Saturday, March 12, 2011

At $55 a Tank, it Makes Sense to start buying local

 

I drive the ubiquitous silver Pontiac Sunfire.  As vehicles go, it is by no means a gas-guzzler.  And yet I spent $55 filling the tank yesterday afternoon.  This is pretty crazy, and I dont expect it to get anything but worse.  As gas prices rise, the cheap food we take for granted that travels the length of the globe to get to our supermarkets is simply not going to stay that inexpensive.  Have you ever looked into airline tickets to South America?  They’ aint cheap.  And while I know raspberries and green peppers arent flying business class to get to your green grocer, they still have to use up an awful lot of fuel to get to us, fuel that is becoming exorbitant in its cost.  Figuring out how to make the best use of your local sources of food is not only the “right” thing to do, its looking more and more like the smart thing to do, too.

OK, let me climb down off my soapbox here so I can share some local goodies I purchased recently!

First stop was City Cafe Bakery, with at least three locations in the KW area.  This is a great, unique little cafe that features all locally-made baked goods.  I dont believe that the ingredients are necessarily organic or local, but the company gets my seal of approval because they have a unique business model based on a limited menu of quality items at great prices and still manage to pay their staff a living wage, unlike so many other food chains (yes, I am talking about you, Tim Hortons).  Also, they make THE dankest bagels you’re going to find in Ontario (yes I did say dank.. I reserve it for times like this).

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Bear was coveting some this morning, so I ran out and got a half dozen (bear was already eating one before I could snap a photo)

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just look at the sesame seed, wood-fired goodness

Next stop was Golden Hearth Bakery in downtown Kitchener.  To get a full understanding of their local/organic ethos, check out their website, but basically they use as much locally grown and milled ingredients as possible, and then supplement the rest with organic bits and pieces.  Very cool.  And WOW is their food amazing.  Check out some of the goodies I got yesterday:

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That would be a chocolate croissant, two plain croissants, two ginger molasses cookies, two chocolate chip oatmeal cookies, and a beautiful big loaf of sourdough bread.  YUM.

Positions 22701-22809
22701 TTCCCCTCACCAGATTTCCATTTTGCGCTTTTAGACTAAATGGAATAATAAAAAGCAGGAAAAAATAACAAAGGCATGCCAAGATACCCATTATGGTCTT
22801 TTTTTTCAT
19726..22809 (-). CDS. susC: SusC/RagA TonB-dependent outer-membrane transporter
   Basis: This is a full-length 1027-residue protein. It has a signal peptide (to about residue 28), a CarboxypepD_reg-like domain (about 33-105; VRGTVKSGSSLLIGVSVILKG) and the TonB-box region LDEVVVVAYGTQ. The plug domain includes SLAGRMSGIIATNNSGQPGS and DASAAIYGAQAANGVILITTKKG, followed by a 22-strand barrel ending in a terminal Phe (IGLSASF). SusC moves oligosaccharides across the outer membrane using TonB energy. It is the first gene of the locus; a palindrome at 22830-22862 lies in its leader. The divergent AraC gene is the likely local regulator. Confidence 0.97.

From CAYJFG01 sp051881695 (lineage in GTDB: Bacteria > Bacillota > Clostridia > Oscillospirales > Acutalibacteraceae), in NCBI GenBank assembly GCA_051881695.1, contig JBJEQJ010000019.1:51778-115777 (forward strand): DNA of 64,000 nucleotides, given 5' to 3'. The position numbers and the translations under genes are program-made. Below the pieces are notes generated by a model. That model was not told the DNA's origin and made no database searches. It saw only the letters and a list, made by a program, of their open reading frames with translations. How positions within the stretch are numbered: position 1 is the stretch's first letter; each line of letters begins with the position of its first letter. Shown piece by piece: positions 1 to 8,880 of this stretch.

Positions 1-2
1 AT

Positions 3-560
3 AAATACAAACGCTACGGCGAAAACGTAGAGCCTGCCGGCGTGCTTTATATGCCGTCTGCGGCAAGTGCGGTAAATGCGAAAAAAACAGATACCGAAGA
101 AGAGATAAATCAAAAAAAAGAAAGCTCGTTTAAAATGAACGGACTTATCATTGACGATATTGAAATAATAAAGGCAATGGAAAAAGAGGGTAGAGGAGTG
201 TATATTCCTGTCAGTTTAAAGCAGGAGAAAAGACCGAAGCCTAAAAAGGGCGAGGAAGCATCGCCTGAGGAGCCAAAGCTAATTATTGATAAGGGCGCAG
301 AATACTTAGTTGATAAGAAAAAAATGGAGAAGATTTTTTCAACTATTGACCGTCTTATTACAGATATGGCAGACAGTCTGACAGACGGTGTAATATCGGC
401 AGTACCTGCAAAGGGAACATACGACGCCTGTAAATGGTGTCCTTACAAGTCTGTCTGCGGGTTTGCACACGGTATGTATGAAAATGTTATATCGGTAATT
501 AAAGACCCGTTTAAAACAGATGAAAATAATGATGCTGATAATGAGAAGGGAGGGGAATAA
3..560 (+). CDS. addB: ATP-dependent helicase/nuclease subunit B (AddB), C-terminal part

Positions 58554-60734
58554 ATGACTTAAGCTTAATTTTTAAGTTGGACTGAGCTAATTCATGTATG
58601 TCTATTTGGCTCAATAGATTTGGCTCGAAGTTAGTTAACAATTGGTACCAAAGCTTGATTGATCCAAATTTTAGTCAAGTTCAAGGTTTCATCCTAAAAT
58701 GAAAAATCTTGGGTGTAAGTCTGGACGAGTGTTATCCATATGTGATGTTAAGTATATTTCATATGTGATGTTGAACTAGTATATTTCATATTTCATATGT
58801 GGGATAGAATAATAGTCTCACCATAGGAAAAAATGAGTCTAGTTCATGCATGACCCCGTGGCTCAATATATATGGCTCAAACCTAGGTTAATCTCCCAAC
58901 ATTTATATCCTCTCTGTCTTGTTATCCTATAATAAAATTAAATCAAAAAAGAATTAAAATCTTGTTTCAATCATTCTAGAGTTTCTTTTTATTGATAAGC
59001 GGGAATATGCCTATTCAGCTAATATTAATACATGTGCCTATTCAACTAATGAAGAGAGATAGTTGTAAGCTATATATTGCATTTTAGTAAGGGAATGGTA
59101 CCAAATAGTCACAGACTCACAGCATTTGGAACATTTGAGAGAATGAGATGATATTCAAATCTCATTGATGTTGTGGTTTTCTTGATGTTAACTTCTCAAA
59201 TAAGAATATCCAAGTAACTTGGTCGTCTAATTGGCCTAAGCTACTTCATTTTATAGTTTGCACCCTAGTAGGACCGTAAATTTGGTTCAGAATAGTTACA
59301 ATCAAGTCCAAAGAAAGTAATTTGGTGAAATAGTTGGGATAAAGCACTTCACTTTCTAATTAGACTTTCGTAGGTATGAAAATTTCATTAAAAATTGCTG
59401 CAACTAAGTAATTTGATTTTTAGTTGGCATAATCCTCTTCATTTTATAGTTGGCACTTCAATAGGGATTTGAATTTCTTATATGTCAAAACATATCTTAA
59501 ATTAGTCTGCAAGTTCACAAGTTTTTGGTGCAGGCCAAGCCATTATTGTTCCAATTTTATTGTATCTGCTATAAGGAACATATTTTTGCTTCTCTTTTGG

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this was the best bread I have tasted in a long time.  So worth having to slice it yourself!

The other day I stopped in at one my favourite local grocers, The Old Kitchen Cupboard.  It’s a wonderful place where you feel like you’ve stepped back in time to a general store of days gone by.  And the staff is SO helpful… I had a question about one of the companies that supply their dairy, and the guy just got on the phone and called the company for me!  Customer service is not dead, friend! :) I procured two fabulously local and organic staples while there:

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Some lovely organic cheddar, made nearby in Millbank, Ontario.

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And some delicious summer sausage from southwestern Ontario- our little Bird loves this stuff!

Then, for lunch yesterday, I made this yummy equation:

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Yumm-o.

Pretty neat to know that almost everything on that sandwich is raised right in my own back yard.  Not something we normally even think about these days, but it brings you a deeper appreciation for the food when you know it.  Or, it does for me, anyway.  :)

Blessings!

2 comments:

Laura said...

You had me at those bagels. ;p
I'm with you on the Tim Horton's thing. I never go there.

I try to buy local as well. We have a couple of pretty good stores here where I am but nothing like the treasure trove of where you live. I love it down there. All of the Mennonite influence and atmosphere-just amazing!

Great post! I was actually trying to think of some ways to cut the gas cost myself. With 4 kids, we have a big gas guzzling van and that's not going to change for a few more years. It cost me $100 to fill it up the other day. Crazy!!!

((Hugs))
Laura

The Armchair Housewife said...

Laura, that gas business is nuts. 100 dollars! Big hugs, friends... hoping the gas prices go down for you soon. :)